Samsara, derived from Sanskrit, translates to “wander” or “to flow through,”. It is recognized within the Hindu and other Indian religions as the continuous cycle of death and rebirth. Samsara is the result of one’s karmic actions and thoughts throughout their present and pre-existing lifetimes. Samsara is a part of life based on illusion (maya) which enables a person to believe that one is autonomous instead of acknowledging one’s connection with the absolute reality (Brahman). The ignorance of believing in two separate entities leads to actions that generates Karma and then the continuous cycle of action and reincarnation. If one has a mind to understand the oneness of all things, they have the potential to break the illusion and achieve moksha from samsara. The body and senses keep the soul tied to samsara until it can realize self. Samsara is the illusion of worldly existence, constantly altering never ending or beginning. It’s contradictory to the realization of moksha, atman (soul) and the absolute reality which are eternal.
The Atman is constant which travels continuously through birth, death, and rebirth. The reincarnations of the soul can be within the widely accepted realms which are heaven, hell, or earth. According to the atman’s karmic actions it’s reborn either as an animal, plant, insect, human, or god in any of the realms. Human form is considered one of the rarest forms to be reborn into and also the most desirable, eventually it is moksa which stop the cycle of life and death.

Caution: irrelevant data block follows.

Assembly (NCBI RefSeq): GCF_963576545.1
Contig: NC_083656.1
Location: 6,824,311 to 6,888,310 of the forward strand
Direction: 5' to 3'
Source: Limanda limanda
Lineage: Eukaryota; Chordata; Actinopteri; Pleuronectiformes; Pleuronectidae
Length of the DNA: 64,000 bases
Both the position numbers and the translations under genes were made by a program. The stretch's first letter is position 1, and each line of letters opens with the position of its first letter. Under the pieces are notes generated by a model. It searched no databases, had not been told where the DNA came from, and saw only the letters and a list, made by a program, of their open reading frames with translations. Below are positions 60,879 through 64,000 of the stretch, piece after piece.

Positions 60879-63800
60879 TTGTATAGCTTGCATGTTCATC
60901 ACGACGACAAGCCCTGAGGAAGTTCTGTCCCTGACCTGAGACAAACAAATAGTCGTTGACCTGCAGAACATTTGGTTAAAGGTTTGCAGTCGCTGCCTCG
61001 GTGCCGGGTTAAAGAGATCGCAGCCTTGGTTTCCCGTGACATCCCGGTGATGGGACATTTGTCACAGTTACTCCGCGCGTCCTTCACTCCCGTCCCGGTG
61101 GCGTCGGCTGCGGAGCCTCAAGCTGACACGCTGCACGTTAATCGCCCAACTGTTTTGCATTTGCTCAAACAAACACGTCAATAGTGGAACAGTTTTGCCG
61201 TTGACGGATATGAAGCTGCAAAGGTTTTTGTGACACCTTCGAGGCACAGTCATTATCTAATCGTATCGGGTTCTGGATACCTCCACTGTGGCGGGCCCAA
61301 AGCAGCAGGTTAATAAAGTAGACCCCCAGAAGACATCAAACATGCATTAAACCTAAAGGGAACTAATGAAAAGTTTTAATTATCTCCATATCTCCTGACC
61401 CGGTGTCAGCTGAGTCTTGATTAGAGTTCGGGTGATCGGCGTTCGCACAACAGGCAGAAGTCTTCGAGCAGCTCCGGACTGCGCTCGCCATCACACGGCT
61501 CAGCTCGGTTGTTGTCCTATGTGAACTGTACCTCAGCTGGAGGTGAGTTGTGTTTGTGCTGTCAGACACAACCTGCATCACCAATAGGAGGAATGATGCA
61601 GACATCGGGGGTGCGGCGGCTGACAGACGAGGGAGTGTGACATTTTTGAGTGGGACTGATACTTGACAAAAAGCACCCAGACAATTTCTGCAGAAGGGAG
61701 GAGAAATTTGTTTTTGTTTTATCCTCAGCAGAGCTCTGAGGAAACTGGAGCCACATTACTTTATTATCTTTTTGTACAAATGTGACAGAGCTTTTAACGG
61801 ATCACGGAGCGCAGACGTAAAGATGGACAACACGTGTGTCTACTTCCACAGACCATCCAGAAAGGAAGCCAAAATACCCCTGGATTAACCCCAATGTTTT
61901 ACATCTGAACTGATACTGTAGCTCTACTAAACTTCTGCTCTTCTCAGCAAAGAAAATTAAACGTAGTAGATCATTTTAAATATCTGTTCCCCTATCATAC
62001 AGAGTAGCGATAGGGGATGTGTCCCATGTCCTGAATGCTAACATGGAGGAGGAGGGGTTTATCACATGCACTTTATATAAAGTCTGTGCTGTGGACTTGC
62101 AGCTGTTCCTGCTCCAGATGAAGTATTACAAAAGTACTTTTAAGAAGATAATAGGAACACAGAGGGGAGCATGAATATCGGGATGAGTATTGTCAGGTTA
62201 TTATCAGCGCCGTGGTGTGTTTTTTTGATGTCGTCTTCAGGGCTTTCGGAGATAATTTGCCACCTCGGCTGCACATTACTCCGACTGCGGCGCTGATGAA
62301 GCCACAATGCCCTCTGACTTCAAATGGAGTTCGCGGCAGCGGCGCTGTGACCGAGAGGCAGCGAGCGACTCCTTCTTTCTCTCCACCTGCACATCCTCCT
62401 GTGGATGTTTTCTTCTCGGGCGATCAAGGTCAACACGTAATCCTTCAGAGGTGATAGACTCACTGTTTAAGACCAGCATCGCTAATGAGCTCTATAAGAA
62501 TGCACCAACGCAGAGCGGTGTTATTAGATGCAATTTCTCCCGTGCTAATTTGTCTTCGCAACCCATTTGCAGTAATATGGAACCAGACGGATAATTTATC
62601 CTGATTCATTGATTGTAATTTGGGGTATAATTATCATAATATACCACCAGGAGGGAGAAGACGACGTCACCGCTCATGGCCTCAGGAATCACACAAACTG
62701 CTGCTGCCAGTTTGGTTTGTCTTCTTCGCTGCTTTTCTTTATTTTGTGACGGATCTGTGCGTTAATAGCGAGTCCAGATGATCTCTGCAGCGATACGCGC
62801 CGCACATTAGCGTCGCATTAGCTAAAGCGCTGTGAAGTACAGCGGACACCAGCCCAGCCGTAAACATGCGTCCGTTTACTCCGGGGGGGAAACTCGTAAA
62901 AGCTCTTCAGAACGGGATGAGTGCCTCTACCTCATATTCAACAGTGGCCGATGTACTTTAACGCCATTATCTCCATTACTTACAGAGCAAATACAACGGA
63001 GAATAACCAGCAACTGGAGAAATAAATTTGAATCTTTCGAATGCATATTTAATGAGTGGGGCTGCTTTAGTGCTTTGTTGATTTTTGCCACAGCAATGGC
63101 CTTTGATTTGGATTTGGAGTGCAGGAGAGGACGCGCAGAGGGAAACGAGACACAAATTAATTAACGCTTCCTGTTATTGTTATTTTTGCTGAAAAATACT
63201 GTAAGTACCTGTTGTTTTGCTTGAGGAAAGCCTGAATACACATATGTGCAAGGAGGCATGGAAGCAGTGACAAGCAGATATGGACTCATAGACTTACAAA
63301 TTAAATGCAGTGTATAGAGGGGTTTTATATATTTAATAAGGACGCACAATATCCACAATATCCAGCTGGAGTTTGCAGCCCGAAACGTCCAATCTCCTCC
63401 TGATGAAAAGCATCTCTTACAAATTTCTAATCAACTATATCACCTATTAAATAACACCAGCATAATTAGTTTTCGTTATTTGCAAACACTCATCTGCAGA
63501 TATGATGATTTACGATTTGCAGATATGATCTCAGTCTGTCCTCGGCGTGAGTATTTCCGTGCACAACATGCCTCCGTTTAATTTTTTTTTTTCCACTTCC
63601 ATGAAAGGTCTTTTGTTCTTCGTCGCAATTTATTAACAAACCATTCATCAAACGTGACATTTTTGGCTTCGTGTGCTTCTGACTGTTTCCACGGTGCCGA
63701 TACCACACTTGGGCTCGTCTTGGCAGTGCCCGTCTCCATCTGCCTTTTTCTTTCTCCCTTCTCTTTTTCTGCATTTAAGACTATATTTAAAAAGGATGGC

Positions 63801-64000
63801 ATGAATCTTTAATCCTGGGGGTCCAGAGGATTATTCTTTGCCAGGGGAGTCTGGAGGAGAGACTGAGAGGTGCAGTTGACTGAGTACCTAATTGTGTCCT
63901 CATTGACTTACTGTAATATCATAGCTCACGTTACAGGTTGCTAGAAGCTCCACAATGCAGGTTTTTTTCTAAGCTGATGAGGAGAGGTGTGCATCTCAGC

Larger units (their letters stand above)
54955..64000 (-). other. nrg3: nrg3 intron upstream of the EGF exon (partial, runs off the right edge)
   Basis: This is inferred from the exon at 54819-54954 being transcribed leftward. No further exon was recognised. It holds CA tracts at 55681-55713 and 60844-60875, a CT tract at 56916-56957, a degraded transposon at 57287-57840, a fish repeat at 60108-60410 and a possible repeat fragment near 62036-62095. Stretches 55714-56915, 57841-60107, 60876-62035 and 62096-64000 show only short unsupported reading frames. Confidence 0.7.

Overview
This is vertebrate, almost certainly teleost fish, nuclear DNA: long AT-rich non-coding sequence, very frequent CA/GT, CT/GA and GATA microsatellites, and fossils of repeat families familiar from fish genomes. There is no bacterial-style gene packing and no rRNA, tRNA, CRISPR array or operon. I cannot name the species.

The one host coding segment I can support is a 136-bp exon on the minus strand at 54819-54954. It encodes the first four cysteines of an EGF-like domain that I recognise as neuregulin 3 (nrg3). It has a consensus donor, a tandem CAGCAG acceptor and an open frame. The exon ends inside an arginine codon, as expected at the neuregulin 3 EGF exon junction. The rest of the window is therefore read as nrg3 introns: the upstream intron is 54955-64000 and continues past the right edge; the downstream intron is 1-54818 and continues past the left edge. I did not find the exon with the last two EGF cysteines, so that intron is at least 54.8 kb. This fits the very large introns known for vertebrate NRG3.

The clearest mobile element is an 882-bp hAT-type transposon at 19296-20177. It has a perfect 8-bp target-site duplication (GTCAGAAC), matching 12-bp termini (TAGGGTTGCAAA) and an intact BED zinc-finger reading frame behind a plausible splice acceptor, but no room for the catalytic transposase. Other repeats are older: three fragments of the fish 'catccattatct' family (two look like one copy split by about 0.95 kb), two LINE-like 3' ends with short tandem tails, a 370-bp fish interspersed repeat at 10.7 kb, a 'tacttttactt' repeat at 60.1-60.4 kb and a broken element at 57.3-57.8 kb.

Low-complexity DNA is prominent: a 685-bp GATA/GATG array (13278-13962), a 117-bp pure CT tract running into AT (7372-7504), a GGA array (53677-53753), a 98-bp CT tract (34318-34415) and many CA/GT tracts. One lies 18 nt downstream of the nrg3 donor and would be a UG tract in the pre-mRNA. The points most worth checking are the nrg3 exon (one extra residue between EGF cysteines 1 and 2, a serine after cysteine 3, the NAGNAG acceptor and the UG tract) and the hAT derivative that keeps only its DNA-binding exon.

There are three possible realms the atman can take after the physical body has perished. The ‘path of gods’ (deva yana) which leads to heaven ending the cycle of samsara, possible through meditation and the realization of atman. The second is the ‘path of ancestors’ (pitrs yana) which takes the soul to the moon, from there the soul is moved into space and then to the earth as human or any creature. The third path is when the atman travels through hell and is born as a smaller life form. With the realization of atman comes the end to all ignorance such as ego, desire, illusion, and the atman is then no longer subject to karma.
The origin of Samsara is unknown and cant be traced back. Theories of its origins amongst scholars is through Asian traditions and ancient Indian civilizations as first seen in the Upanishads. During early Buddhism and Jainism the concept of Samsara became universal, and Buddhisim Samsara picked up different views and beliefs from Hinduism.